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Blind Descent: The Quest to Discover the Deepest Place on Earth

Blind DescentCaves and caving fascinate me, so when I saw there was

a book about supercave exploration, I had to read it. I am

so glad I did. I was absolutely glued to this book from the first page to the last. The only thing it lacked was a section of pictures, but that’s the price I pay for reading an advance copy–the published edition has several pages of them. Even so, I was able to look those up on the internet so I could have a visual reference,

which made the book even more powerful.

This is not so much the story of cave exploration as it is about cave explorers. Tabor researched two premier cavers from the USA and the Republic of Georgia, and devoted a section of the book to each. American Bill Stone has led several expeditions into supercaves in Mexico, while Ukranian Alexander Klimchouk has headed several European expeditions on the Arabika Massif in the Republic of Georgia.

In addition to following the amazing accomplishments of both men, Tabor explained in great detail the hardships and dangers involved in supercave exploration. I felt like I was there on the expeditions; rappelling, digging, crawling, diving, and freezing underground for days or weeks on end along with the cavers mentioned in this book. I have nothing but respect for this handful of people who risk their lives for the thrill of going thousands of feet underground and braving the dangers there in order to share their discoveries with the world. There’s pretty much no chance at all of me dropping down the first shaft of Cheve Cave, and forget it with Krubera, so I really appreciate this insider view.

I cannot recommend this book enough. It’s highly informative, giving outsiders an intimate view of what goes into supercave exploration, and it’s also an exciting page-turner. Tabor has a way of keeping readers on the edge of their seats as he takes us through real-life underground exploration. I found myself thinking of several fascinating topics I wish he would write about because he has a way of making an informative, nonfiction book into an exciting adventure, and not many authors can pull that off.

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The Last Child

The Last ChildI dare you to read the prologue of this book without getting totally pulled in to the story. My heart was pounding by page 2, and I think my boss might want to have a talk with Mr. Hart because I went in to work a couple of mornings on very little sleep because I couldn’t put this book down until I got to the last word.

Johnny Merrimon was once a happy child. He and his twin sister, Alyssa, lived with their beautiful, vibrant mother and strong, caring father. Then Alyssa goes missing. She’s seen being pulled into a mysterious van, and a year later, Johnny’s life is completely different. His mother is bullied into passivity by a rich, abusive man who keeps her strung out on drugs and treats her like a possession. Johnny knows in his heart that he can find his sister, bring his father home, and save his mother, and for months he plays a dangerous game of spying on local child predators, convinced that at least one of them knows what happened to his sister. Detective Hunt is the haunted cop who cannot break out of his obsession with Alyssa’s case – and the beautiful mother – to save his own family from falling apart. Jack is the wounded best friend who idolizes Johnny and tries to mask his own pain with the alcohol he steals from his cop father.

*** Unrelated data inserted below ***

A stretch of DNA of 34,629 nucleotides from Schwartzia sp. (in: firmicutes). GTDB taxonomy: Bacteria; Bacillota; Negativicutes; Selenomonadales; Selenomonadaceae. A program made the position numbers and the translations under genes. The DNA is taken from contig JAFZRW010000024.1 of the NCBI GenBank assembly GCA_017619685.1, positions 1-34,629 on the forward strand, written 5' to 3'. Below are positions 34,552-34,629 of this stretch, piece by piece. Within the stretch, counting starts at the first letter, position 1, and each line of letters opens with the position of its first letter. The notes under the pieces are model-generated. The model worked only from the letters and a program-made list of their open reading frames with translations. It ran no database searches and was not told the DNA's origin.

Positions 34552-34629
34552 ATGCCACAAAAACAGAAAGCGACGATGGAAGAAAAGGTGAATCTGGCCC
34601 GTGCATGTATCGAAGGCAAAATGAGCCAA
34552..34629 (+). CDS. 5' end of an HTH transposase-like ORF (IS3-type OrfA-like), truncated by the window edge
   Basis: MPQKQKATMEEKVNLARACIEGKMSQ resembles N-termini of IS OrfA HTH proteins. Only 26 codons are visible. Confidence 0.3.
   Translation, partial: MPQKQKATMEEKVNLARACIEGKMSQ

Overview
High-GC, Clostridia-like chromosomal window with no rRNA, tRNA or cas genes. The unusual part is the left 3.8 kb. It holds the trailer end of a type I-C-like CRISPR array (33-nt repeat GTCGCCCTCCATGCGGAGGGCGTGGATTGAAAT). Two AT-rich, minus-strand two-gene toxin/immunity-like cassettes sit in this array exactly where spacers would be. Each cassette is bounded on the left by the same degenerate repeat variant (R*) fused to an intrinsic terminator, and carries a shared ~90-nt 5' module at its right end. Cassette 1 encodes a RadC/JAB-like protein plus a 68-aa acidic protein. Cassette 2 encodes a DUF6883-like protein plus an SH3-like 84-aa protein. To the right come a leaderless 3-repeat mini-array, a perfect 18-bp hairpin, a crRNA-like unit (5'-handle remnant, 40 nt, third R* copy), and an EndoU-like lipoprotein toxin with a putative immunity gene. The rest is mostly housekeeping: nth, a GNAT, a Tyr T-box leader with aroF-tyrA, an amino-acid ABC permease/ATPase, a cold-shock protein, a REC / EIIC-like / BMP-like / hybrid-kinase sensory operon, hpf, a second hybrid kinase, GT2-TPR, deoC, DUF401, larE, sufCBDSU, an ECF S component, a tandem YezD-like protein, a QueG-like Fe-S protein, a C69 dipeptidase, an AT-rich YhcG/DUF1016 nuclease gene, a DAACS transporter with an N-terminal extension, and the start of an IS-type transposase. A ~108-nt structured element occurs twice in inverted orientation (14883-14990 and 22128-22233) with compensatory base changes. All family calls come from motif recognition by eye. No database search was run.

Hart could have taken the easy way out and turned this into a suspenseful but heartwarming story of mystery

and redemption. Instead, he creates complex, rich characters and places them in terrifying, soul searching situations. Johnny is a child living with nightmares, and he reaches into ancient mysticism, searching

for strength and clues to help him heal his family. He’s seen too much of the harsh reality of life for someone his age, and this dark desperation colors all the events in this book.

I was, simply put, blown away by this book. It is well written, intelligent, and impossible to forget. A week after finishing it, I’m still thinking about it. Hart is now on my must-read list, and I look forward to reading his next novel.

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Dead in the Family (Sookie Stackhouse, Book 10)

Dead in the family“Dead in the Family” has a very appropriate title — all sorts of family members pop up, and not just for Sookie. Charlaine Harris still can whips up a pleasant warm Southern vibe for her not-so-urban fantasies, but unfortunately this latest novel isn’t quite up to her usual standards: it’s basically a mass of fluffy in-between storylines that rarely go anywhere.

Just after Amelia leaves for New Orleans, Sookie’s cousin Claude appears at her home and asks to move in with her, since he’s a lone fairy who needs the presence of another. Bill is suffering from silver poisoning AND depression, and Sookie has to find a “relative” who can help him.

And Eric has some family issues as well — his maker Appius Livius Ocella shows up on Sookie’s doorstep, along with his “son”/lover Alexei.

To make matters worse, unidentified fairies and were have been crossing Sookie’s land,, and it also turns out that there’s a dead body buried back there. And it’s not Debbie Pelt’s. Now Sookie must unravel the secrets plaguing the supernaturals around her, or there might be even more deaths.